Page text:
Design, Darwiinism and the Freedom to Learn
September/October 2001 Family Voice
When Kyndel Kovach entered her freshman biology class, she didnt expect her professor to shamelessly promote evolutionary theory as fact. Kyndel is a microbiology major at the University of Arkansas. What she faced that day reveals the climate of todays college-level science.
When her professor got on his soapbox, Kyndel became uneasy. Then another student shook her head, and the professor questioned her. She said she disagreed with him because she believed the Bible is true.
He got this big grin on his face, Kyndel told Family Voice. Then the professor belittled Christianity and Biblical creationism, and Kyndel decided to join the fray. Before more than 400 of her peers, she challenged her professor.
She discussed the First and Second Laws of Thermodynamics (energy can neither be created nor destroyed; everything tends toward disorder) and the law of biogenesislife cannot arise from non-life. By the end of the conversation, the professor was speechless. I dont really have an answer to what youre saying right now, he said.
Professors arent used to Christians backing arguments with science, said Kyndel. Many students and teachers are realizing science is not at war with religion; rather it is in partnership with it. As knowledge grows, that connection becomes stronger. When you get challenged, Kyndel commented, it encourages you to find out more about science.
But censorship of ideas leaves most students ignorant of the debate. Many schools today indoctrinate them only in the theory of evolution. However, new knowledge about our world is giving rise to another alternative to evolution, in addition to Biblical creationism: Intelligent Design.The Age-Old Question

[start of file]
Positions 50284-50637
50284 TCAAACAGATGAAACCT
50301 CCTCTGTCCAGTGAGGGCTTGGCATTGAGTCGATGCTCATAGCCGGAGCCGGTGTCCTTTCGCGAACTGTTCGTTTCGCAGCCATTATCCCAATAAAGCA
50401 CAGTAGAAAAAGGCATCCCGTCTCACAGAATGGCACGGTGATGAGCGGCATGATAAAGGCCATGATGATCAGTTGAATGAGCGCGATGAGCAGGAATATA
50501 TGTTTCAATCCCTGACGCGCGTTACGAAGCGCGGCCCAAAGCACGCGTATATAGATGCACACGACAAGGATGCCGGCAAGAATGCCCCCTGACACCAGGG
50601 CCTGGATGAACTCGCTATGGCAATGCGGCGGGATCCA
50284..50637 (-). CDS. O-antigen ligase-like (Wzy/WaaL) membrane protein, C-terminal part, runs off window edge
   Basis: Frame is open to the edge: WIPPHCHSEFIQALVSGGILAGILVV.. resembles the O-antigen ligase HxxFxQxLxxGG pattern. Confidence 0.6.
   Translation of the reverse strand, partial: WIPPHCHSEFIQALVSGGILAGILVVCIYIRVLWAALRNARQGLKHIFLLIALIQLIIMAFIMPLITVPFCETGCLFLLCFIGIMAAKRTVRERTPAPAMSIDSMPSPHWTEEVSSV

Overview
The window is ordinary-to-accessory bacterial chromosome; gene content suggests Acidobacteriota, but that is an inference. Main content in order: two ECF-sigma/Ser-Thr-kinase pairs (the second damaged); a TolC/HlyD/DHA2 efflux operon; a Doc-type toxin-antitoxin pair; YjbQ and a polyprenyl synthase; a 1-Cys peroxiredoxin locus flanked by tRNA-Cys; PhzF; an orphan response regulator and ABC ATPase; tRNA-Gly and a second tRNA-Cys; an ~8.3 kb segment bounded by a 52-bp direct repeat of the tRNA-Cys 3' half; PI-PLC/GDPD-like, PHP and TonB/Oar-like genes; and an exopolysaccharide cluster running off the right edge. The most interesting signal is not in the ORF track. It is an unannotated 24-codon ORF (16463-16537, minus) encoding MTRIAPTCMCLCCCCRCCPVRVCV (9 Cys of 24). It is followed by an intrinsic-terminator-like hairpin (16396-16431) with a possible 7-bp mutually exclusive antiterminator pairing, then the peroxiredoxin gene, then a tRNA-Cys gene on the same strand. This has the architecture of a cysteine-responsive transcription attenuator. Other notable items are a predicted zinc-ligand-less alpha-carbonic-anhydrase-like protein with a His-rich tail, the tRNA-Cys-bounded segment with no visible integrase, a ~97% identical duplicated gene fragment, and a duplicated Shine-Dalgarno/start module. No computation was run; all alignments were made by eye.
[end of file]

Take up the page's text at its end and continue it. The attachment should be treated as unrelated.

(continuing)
Where did we come from?
This question has occupied mans mind since ages past. For students still figuring out who they are, this inquiry is paramount. Then they hear in biology class that humans randomly evolved from a single-cell organism millions of years ago. This can color a students worldview, though evolutionists deny this.
When you teach [only Darwinism] as fact to students, God and the Bible become irrelevant, said James Perloff, author of Tornado in the Junkyard, recently on Beverly LaHaye Today. Thats what happened to me. I was an atheist in the 60s and 70s.
Scientific and Biblical Creationism: Scientific creationism asserts that a personal God created the universe, and everything in it, complete from the beginning, and He remains actively involved today. Natural processes follow fixed laws, and the world is decaying. Biblical creationism teaches a literal translation of the Scriptural creation account. Both views generally claim the earth is thousands of years old.
Intelligent Design: Using scientific findings, intelligent design says we can see evidence of a designer in the natural world. Complexity in biological systems (like the eye), for example, requires intelligence to get started and could not have arisen by chance. It makes no assertions about the person of the designer.
Darwinian evolution: Influenced by Charles Darwins Origin of the Species (1859), this theory claims life and its diversity (into various animals and humans) arose by chance and natural selection (survival of the fittest)with no outside interventionover billions of years.
I grew up believing the evolutionary story, William Dembski, Ph.D., whose father taught evolutionary theory in college, told Family Voice.
Then in 1988, Dembski attended a conference at Ohio State University on nature randomness, which addressed apparent lack of order in the world. The upshot was that we know what randomness isnt; we dont know what it is, he said. We understand randomness in terms of some sort of pattern or set of patterns. That led very naturally to the notion of design.